Industry 4.0 Demonstrator

Cybersecurity And Manufacturing

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In 2018, Ernst & Young commissioned an installation which simulates an industrial manufacturing process. To demonstrate the vulnerability of modern industry 4.0 manufacturing facilities to cyberattacks, the machine had to allow interfering with or manipulating it. The goal was to demonstrate the need for effective cybersecurity measures.

The installation was first displayed by EY on their booth at the IT security fair it-sa in Nuremberg, Germany, in October 2018. The setup was a great success with EY and their visitors, and has been used numerous times for training and visualization purposes within and without the company.

8millimeter realized the machine using Lego Technic™ and the programmable robotics system Mindstorms®. EY created the software and hardware setup necessary for manipulating the machine’s firmware, and thus its functioning, in real time. The Mindstorms firmware brick has a USB port, and this was used to communicate with it via a WLAN connection. The installation therefore needed no cabling except for its own power supply, so that the cyber threat posed by an external attacker could be demonstrated in a credible fashion. Finally, a WLAN sniffer was used, a device which can interecpt and also manipulate traffic sent through a wireless connection. This completed the setup of a cyber attack scenario.

The continuous manufacturing process is simulated by the machine’s two basic functions. Orange and white plastic balls are transported in a loop via several conveyor devices. In the machine’s center, the balls are sorted by color, the correct sorting representing the correct output of the manufacturing facility. In real life, a plant’s correct output would be parts or systems assembled correctly, or pharmaceuticals correctly produced, labelled, or packed. Especially with pharmaceuticals, one can imagine that any mixup affecting labelling, sorting, or potency can have literally lethal effects.

There are several options to manipulate the machine. The easiest one is to stop the process – denial of service. An attacker could, however, also want to destroy the facility. As instructions can be sent to the the robotics element in real time, this could be achieved by sending extreme commands to the motor control which result in the destruction of the motors. Everybody agreed that this scenario would not be demonstrated at the fair! The most impressive attack, finally, made the sorting work the wrong way: the orange balls would end up in the receptacle cache for the white ones, and vice versa. This was the scenario which EY’s consultants ran for their booth visitors most often. Imagine what it would mean in real life if insulin left the plant in packaging stating the wrong type or potency…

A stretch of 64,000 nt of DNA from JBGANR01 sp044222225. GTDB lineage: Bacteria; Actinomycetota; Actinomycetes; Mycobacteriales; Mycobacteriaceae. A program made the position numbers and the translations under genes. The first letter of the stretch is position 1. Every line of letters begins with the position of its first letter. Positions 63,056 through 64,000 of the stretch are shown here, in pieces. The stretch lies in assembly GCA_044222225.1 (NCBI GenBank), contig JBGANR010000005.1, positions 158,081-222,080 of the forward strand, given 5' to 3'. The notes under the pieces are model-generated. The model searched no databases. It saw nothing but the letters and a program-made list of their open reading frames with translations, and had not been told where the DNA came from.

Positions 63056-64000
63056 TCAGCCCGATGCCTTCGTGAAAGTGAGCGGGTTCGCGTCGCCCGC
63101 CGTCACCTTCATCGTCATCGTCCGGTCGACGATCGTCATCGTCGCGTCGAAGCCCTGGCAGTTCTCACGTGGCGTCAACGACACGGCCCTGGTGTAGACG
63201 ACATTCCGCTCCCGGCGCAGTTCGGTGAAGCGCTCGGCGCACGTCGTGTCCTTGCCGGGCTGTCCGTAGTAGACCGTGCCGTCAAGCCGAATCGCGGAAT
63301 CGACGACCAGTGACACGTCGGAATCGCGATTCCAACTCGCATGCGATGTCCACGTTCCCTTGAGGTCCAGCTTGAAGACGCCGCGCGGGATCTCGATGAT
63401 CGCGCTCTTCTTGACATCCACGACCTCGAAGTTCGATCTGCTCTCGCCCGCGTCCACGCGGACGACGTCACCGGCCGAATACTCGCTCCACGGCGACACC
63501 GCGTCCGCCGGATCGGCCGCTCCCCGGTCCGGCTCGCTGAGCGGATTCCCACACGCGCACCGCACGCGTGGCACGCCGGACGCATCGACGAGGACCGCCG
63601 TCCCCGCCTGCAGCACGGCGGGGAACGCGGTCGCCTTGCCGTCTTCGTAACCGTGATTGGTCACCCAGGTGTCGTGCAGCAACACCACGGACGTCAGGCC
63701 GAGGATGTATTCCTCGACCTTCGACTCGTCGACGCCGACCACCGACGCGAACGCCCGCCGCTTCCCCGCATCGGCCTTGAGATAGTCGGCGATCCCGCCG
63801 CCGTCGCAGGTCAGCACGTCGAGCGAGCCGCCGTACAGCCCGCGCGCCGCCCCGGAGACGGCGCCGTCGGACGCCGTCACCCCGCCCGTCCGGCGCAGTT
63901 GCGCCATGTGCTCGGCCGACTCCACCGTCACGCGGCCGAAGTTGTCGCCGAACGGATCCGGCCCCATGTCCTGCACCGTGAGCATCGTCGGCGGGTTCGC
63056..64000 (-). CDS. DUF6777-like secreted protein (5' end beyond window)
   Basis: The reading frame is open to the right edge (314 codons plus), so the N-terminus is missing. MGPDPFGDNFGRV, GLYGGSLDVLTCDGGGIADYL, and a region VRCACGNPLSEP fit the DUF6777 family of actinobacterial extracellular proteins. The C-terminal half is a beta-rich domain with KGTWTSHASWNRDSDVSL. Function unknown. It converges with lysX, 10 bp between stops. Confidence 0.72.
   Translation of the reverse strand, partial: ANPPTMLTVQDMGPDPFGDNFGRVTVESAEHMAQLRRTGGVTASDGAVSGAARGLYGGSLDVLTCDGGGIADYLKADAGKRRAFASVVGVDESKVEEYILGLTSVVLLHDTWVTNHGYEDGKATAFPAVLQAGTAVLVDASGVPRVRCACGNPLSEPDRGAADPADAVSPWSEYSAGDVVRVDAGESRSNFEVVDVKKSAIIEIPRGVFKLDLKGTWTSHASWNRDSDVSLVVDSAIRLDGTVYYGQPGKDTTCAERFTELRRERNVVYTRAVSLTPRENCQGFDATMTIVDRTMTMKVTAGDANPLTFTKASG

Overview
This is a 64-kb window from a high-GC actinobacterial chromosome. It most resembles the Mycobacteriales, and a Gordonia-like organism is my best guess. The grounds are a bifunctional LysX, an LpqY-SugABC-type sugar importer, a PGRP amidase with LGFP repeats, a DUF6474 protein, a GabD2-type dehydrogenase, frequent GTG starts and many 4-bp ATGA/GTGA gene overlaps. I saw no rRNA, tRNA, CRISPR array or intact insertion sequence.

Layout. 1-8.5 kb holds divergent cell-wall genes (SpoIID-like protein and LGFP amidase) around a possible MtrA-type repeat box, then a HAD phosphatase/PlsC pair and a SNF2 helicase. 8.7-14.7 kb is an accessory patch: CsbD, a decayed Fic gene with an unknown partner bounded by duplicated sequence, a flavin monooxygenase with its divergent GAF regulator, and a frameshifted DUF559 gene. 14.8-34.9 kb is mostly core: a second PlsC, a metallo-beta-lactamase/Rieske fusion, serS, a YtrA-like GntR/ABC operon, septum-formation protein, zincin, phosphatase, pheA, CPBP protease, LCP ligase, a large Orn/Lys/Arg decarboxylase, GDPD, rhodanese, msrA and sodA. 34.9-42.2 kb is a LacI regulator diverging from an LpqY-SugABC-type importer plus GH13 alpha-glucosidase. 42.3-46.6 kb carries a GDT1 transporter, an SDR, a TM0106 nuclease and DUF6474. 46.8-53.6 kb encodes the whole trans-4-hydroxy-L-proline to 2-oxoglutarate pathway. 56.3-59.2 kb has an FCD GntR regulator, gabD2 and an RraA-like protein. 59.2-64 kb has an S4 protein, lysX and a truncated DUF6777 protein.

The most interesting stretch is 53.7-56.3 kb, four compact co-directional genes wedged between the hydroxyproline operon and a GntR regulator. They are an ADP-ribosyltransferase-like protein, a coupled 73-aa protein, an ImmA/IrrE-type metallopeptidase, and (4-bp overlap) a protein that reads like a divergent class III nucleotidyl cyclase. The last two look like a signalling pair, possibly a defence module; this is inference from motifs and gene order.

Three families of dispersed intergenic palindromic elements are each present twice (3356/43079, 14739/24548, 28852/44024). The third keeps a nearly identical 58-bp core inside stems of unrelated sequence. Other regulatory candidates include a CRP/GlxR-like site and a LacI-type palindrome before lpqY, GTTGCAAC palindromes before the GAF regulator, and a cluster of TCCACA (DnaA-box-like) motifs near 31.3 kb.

Both as an eyecatcher and as a functional requirement, the machine has a variety of conveyor and lifting devices. On their journey through the “plant”, the balls are first lifted to the top by an Archimedean screw and fed to the color sensor. A picker then drops them into their respective collector through. After sorting has been completed for a full batch, the through is pushed upwards by a lift frame, and the balls dumped into a collector bin, where they mix again. For the transport back to the initial screw lift device, there are two options. If the rocker slide into which the balls are fed from the cache is tilted to the left, the balls will be conveyed to a see-saw basket device which transports them upwards one-by one. In case of a malfunction is this delicate device, the rocker slide can be tilted to the right. The balls are then emptied into a simple slide on which they roll backwards to the starting pool. The cycle then begins anew.

The demonstrator is replete with devices for safe operation and transport. The machine itself sits in a tray which collects any stray balls. The bed-plate is fitted with slanted positioning wedges so that the machine automatically slides into the right position when it is placed on the tray. For the entire assembly, a high-quality transport case, similar to the boxes in which music equipment is transported, has been made available.

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